Archive for the ‘Split infinitives’ Category

Environmentally responsible derivation

November 13, 2017

It starts with an ordinary noun source and an ordinary verb sustain and eventually works its way to the adverb sustainably as a modifier of a verb source, strikingly in the split infinitive construction to sustainably source, which Wilson Gray reported in an ADS-L posting on the 11th, citing a General Mills ad in which to sustainably source oats figures prominently.


Acronym of the week

May 1, 2013

From the NYT Science Times yesterday, in ” ‘Cured of AIDS’? Not Yet” by Donald G. McNeil Jr.:

“We should seek out, test and get people into treatment as soon as we possibly can,” Dr. [Anthony] Fauci said. “That way, you can get people into the position the Visconti cohort is in.”

(“Visconti cohort,” for Viro-Immunologic Sustained Control After Treatment Interruption, is a shorthand way of referring to the patients studied by the Pasteur Institute, in France.)

Someone labored hard to concoct that acronym.

A bonus from the same article, this “split infinitive” that caught my eye:

In this country, it is unusual for an infected pregnant woman to not see a doctor even once before delivery.

I probably would have moved the not up in the structure, to give not to see, but I’m not sure why; I certainly have no aversion to so-called split infinitives. Perhaps the writer systematically prefers to keep VP adverbs (like not) with the VP they modify (so that the infinitive marker to then combines with a full, modified BSE-form VP); there are certainly writers who do.


Avoiding a split infinitive

October 13, 2012

From the 12/3/11 Economist, p. 43, in “Marijuana in California and Colorado: Highs and laws”:

In October, California’s four federal prosecutors threw the state (and drug-lovers everywhere in the country) into confusion when they announced their intention aggressively to go after landlords who rent their buildings to dispensaries of medical marijuana, and even after newspapers, radio and television stations who accept advertising from sellers of the weed.

The placement of the adverb aggressively (which modifies the VP in go after… that follows) before the infinitive marker to struck me as awkward, suggesting (momentarily) that the intention was aggressive, that is, that the prosecutors intended something aggressively. This brief potential ambiguity in the scope of aggressively isn’t problematic in itself, but if the writer had alternatives that are better stylistically, they’d have done better to go with one of them.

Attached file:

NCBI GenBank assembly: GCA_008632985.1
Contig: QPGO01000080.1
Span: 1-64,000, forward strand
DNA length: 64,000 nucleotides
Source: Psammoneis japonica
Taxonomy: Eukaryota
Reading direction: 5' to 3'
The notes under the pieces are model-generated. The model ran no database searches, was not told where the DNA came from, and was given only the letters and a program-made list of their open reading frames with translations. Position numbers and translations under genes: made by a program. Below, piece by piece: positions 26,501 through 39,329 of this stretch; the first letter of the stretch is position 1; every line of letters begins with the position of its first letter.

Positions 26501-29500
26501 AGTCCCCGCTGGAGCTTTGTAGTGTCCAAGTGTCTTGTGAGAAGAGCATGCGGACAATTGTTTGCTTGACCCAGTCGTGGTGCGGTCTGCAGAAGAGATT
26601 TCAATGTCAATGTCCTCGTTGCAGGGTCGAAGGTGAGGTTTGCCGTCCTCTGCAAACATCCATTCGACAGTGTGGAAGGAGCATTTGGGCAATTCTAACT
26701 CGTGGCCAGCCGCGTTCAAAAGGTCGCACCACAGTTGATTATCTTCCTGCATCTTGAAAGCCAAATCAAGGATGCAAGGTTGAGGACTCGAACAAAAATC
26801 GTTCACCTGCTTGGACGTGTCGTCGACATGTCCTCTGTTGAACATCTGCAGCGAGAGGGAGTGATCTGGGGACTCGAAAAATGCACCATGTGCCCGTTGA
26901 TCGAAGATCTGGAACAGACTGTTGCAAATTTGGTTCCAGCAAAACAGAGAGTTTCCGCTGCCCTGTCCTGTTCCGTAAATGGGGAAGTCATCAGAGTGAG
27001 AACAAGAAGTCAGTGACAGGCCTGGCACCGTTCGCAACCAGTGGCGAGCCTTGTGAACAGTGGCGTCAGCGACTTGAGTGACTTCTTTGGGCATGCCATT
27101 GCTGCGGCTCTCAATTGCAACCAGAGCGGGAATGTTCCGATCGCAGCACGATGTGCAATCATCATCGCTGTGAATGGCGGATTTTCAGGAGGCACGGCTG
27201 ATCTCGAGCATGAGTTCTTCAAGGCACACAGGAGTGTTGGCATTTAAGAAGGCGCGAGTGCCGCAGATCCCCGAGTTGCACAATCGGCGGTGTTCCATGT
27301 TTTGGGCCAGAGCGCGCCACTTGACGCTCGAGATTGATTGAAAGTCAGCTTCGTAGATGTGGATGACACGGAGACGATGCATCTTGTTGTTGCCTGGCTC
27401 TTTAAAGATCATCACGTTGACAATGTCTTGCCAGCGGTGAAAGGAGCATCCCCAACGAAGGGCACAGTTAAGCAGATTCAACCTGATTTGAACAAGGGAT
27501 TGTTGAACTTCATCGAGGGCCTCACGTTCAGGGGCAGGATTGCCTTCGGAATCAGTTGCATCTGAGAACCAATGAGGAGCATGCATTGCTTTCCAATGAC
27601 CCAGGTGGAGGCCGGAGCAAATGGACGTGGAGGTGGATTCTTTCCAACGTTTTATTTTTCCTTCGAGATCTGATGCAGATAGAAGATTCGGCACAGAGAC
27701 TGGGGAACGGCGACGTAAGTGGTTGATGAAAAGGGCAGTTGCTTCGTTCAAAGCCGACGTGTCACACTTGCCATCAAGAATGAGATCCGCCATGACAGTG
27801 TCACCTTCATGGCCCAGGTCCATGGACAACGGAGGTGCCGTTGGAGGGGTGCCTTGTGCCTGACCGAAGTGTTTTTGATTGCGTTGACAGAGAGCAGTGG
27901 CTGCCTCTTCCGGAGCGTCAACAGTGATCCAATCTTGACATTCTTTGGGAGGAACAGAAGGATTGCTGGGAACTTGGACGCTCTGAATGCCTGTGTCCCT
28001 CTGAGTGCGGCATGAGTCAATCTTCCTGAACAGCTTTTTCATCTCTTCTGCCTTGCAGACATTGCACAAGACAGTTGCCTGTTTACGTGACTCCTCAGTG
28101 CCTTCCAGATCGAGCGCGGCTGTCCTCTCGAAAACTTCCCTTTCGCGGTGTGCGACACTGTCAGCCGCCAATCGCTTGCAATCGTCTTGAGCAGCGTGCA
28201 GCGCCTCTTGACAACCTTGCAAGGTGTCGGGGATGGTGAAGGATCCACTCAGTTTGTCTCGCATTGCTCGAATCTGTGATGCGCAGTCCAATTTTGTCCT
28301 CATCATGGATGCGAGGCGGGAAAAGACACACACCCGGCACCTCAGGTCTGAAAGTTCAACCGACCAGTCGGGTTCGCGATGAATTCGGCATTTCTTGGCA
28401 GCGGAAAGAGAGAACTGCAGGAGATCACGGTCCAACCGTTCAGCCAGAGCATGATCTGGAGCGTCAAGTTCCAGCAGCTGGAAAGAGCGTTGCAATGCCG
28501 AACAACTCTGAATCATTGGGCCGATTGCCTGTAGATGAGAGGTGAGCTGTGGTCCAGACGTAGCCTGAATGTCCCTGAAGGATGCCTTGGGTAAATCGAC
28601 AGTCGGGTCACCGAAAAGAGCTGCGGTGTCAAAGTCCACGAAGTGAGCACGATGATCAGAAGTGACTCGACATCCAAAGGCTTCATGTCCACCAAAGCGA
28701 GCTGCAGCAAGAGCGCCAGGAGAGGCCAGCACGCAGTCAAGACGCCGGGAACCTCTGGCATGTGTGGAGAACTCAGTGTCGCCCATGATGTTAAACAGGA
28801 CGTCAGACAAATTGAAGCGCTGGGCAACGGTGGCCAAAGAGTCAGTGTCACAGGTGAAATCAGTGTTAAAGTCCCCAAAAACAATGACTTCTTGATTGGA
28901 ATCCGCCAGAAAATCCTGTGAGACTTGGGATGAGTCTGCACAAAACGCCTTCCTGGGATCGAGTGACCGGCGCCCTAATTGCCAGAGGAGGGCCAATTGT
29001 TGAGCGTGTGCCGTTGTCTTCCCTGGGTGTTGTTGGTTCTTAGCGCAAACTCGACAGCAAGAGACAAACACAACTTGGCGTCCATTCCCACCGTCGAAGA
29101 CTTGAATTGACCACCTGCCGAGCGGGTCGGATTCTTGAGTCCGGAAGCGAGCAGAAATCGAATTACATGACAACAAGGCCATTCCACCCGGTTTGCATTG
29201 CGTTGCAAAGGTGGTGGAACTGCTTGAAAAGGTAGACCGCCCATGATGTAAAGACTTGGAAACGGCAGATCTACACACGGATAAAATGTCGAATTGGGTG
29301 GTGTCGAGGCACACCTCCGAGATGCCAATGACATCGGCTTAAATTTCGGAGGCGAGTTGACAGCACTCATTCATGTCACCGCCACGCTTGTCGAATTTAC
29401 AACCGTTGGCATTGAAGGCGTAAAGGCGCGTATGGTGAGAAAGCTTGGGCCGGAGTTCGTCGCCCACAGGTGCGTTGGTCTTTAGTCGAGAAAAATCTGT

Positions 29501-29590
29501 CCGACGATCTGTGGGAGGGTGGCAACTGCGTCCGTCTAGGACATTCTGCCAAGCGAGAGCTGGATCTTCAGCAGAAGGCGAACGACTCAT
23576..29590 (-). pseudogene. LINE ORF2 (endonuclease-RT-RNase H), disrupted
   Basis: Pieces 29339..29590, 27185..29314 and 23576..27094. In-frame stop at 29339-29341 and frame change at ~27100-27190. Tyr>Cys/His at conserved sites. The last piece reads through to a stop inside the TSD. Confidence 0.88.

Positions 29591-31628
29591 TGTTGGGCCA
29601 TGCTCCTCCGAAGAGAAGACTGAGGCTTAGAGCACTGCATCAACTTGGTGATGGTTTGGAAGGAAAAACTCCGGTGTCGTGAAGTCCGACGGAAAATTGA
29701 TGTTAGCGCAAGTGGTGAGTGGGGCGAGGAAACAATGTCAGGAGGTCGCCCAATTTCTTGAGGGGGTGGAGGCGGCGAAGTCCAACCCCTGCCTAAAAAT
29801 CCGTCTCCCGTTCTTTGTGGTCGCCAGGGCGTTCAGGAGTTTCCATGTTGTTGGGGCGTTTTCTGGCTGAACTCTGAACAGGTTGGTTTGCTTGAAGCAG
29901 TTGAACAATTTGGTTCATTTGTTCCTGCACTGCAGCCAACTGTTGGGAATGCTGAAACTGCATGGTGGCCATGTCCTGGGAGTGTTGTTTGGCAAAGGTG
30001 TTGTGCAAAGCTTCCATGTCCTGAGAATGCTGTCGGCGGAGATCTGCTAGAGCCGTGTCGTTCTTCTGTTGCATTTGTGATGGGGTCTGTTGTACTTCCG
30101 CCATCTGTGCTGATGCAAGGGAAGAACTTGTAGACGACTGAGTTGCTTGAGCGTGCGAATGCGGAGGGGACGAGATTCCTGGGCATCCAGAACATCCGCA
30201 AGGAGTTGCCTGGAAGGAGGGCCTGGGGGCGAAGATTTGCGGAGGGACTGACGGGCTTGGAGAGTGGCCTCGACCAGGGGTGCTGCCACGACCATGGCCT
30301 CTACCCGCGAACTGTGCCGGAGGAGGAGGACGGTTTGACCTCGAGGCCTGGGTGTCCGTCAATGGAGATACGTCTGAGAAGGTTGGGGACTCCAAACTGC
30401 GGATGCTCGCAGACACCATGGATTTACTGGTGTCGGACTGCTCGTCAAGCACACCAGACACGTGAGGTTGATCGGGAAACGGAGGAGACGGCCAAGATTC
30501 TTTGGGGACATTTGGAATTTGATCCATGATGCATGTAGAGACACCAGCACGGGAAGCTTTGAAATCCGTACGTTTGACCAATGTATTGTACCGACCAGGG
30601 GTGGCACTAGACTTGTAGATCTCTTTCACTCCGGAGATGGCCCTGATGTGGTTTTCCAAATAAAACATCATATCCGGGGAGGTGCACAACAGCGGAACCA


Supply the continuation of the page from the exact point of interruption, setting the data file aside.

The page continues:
And there is a clearly better placement for aggressively: snuggled right up to the head V, go, of the VP it modifies (go after landlords …): the intention to aggressively go after landlords … Why not go for it?

Presumably because that involves the configuration misleadingly known as a “split infinitive”, against which some people bear an irrational prejudice. More on this in a moment. First, a note on why I’m resurrecting a quote from last year.


More puns

July 15, 2012

Via Wilson Gray on Facebook, this New Yorker cartoon by David Sipress:

So: the idiom play dead, plus the band the Grateful Dead.


Split those infinitives!

July 12, 2012

In a posting by Stan Carey yesterday (“How awkwardly to avoid split infinitives”), this Ozy and Millie cartoon:


An insurmountable obstacle in the way of a speeding train

June 17, 2009

Ordinarily I wouldn’t comment on yet another raging against split infinitives, but the NYT Book Review chose to use a signficant amount of space to print an intemperate letter on the topic on 14 June (p. 6).

The letter by Richard Palumbo of New York (there are a number of Richard Palumbos out there, and I don’t know which one this is, so I have no idea how he comes to be pronouncing on matters of grammar and usage and founding a Society Against Split Infinitives), reacts to Roy Blount Jr.’s review of Patricia O’Conner and Stewart Kellerman’s Origins of the Specious: Myths and Misconceptions of the English Language.

Palumbo begins by noting that Blount summarizes O&K’s discussions of hopefully and disinterested/uninterested and goes on to inquire:

As one of the old “fuddy-duddies out there” mentioned by the same authors, I ask: What about split infinitives, which have become even more commonplace in both the written and spoken language?

and to cite a couple of examples from the Times and then to offer what I think is a novel critique of split infinitives (well, it’s based on the popular, though mistaken, idea that infinitival to + V is a unit, but it clothes this idea in a striking metaphor).


Postings on split infinitives

June 13, 2009

Another list of postings, this time on split infinitives. I looked for postings that had something substantial to say about them, rather than just mentioning them in passing.

For a compact discussion of the topic, see Geoff Pullum’s treatment on his website.

AZ, 5/14/04: Obligatorily split infinitives:

GN, 5/23/04: Split decision:

GP, 9/20/04: Two bites of authors’ remorse:

GP, 4/11/05: The pointless game of Grammar Gotcha:

AZ, 5/7/05: Not to or to not:

GP, 5/19/05: Obligatorily split infinitive in real life:

AZ, 7/14/05: No splitting in court:

EB, 11/5/05: Better to X than to not Y:

GP, 3/29/07: Joe, this is for you:

GP, 4/29/08: Irrational terror over adjunct placement at Harvard:

GP, 4/30/08: Books more loved than looked in:

AZ, 5/2/08: Nonintervention:

AZ, 5/10/08: Contamination:

AZ, 5/13/08: Crazies win:

ML, 8/21/08: Heaping of catmummies considered harmful:

GP, 8/21/08: Minor writers, revolt!:
GP, 9/26/08: Inconsistent Latinophilia: